In accordance with certain aspects disclosed herein, the first SLIMbus component 304 may send data in parallel over multiple SLIMbus data lines 312 and 314 or send the data serially over a single SLIMbus data line 312 or 314. Whether the data is sent in parallel or serially may depend on factors such as a size of the data, a clock frequency of at least one SLIMbus data line, a compatibility of the data with the SLIMbus data transmission protocol, a priority of the data, a quality of service requirement, or based on any combination of these and/or other factors.

The first SLIMbus component 304 may send data in parallel using the first SLIMbus data line 312 and the second SLIMbus data line 314. In one example, the data may be divided into two portions, and the portions may be transmitted concurrently, or substantially concurrently, over the SLIMbus data lines 312 and 314. Upon receipt, the data may be interleaved and/or concatenated. In another example, the data may be divided into two portions and the first SLIMbus component 304 may send the data serially over one of the first SLIMbus data line 312 and the second SLIMbus data line 314. In some instances, the two portions of data may be transmitted sequentially over either the first SLIMbus data line 312 or the second SLIMbus data line 314. The data may be sent in accordance with a SLIMbus data transmission protocol, a time-division transmission protocol, or a non time-division transmission protocol.

According to certain aspects disclosed herein, the third device 308 may be configured to be compatible with a configuration that supports the plurality of SLIMbus data lines 312, 314, as described herein. For example, the third device 308 may be configured to receive data from the first component 304 over the plurality of SLIMbus data lines 312, 314. Certain data sent to the third device 308 may be transmitted in accordance with a non-SLIMbus protocol, which may be a non-time division protocol or a time-division protocol other than the SLIMbus data transmission protocol.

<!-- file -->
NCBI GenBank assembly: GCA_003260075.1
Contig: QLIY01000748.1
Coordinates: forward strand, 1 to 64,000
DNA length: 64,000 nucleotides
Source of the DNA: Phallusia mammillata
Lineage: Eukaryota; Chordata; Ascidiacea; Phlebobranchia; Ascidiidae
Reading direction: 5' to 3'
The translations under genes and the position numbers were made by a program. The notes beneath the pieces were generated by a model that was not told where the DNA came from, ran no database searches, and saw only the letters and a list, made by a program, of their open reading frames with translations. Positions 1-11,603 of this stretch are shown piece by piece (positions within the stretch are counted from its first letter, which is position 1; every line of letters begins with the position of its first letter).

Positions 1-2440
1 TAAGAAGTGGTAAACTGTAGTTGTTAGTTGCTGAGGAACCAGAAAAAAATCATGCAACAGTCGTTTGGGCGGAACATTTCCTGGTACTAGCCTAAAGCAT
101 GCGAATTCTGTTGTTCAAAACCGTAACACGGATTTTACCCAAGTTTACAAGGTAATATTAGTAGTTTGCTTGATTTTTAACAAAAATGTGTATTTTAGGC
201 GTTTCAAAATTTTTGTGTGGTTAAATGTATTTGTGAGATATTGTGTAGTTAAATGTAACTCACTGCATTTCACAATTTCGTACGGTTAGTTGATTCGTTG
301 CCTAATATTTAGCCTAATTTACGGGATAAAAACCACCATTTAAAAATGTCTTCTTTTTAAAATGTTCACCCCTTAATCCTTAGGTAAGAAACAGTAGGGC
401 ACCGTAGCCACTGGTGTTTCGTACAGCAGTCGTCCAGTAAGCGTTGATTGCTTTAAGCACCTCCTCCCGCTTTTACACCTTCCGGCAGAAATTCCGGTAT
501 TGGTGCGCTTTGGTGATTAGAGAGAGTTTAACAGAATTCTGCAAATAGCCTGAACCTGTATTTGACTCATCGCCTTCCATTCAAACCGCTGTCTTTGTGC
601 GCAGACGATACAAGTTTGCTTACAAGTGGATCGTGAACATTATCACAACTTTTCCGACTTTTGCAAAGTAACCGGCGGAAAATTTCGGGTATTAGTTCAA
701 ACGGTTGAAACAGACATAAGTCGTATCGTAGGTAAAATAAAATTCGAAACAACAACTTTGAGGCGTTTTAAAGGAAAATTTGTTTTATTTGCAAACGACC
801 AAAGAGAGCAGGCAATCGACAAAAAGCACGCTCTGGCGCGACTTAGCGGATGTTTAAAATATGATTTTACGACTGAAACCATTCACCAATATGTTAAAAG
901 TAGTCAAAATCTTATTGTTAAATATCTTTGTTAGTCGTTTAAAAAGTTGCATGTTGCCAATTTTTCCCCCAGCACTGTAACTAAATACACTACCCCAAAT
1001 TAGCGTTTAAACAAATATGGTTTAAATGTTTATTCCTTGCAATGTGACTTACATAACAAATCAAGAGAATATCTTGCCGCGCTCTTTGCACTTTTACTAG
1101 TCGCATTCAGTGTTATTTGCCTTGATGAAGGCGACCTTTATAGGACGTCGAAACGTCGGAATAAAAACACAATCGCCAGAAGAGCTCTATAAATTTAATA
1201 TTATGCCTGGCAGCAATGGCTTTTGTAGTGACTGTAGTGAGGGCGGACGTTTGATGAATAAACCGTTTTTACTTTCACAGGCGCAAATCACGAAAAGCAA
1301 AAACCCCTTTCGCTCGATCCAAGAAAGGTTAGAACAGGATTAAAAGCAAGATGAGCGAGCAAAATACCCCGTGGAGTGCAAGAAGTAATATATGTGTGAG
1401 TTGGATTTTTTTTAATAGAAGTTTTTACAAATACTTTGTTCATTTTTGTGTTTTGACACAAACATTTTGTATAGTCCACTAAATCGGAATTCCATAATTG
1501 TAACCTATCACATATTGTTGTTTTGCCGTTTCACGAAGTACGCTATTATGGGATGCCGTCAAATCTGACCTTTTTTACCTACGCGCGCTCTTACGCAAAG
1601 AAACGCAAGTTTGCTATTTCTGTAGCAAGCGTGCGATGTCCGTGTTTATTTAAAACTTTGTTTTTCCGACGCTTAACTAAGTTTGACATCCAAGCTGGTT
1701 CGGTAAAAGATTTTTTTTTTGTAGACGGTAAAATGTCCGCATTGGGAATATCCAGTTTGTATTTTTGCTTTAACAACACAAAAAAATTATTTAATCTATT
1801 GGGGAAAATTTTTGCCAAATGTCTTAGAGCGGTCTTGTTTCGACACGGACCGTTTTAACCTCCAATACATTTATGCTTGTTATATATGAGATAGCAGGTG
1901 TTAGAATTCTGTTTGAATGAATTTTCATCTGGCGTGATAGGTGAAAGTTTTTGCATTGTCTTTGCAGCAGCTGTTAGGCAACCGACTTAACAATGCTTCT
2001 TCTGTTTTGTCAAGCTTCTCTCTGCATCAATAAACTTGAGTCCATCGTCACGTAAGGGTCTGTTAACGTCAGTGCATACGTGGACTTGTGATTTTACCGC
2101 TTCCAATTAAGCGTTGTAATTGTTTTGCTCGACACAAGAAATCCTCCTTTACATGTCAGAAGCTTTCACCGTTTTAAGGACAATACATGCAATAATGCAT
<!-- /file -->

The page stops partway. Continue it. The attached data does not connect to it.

According to certain aspects disclosed herein, data transmitted over each SLIMbus data line 312, 314 may correspond to different SLIMbus components. For example, the first and second components 304, 306 may be configured to receive and transmit data using the first SLIMbus data line 312 and the SLIMbus clock line 316, while third and fourth SLIMbus components may be configured to receive and transmit data using the second SLIMbus data line 314 and the SLIMbus clock line 316. The same SLIMbus clock line 316 may control timing and rates of data transfer between different components or sets of components that each use a different SLIMbus data line 312, 314.

A SLIMbus device may be restricted or configured for connection to a single SLIMbus data line 312, 314. In some examples, one or more SLIMbus components 304, 306 may be connected to a plurality of available SLIMbus data lines 312, 314, and may be connected to a single SLIMbus clock line 316. In addition, devices configured for compatibility with multiple SLIMbus data lines may coexist in the system 300 with legacy devices that support only one SLIMbus data line.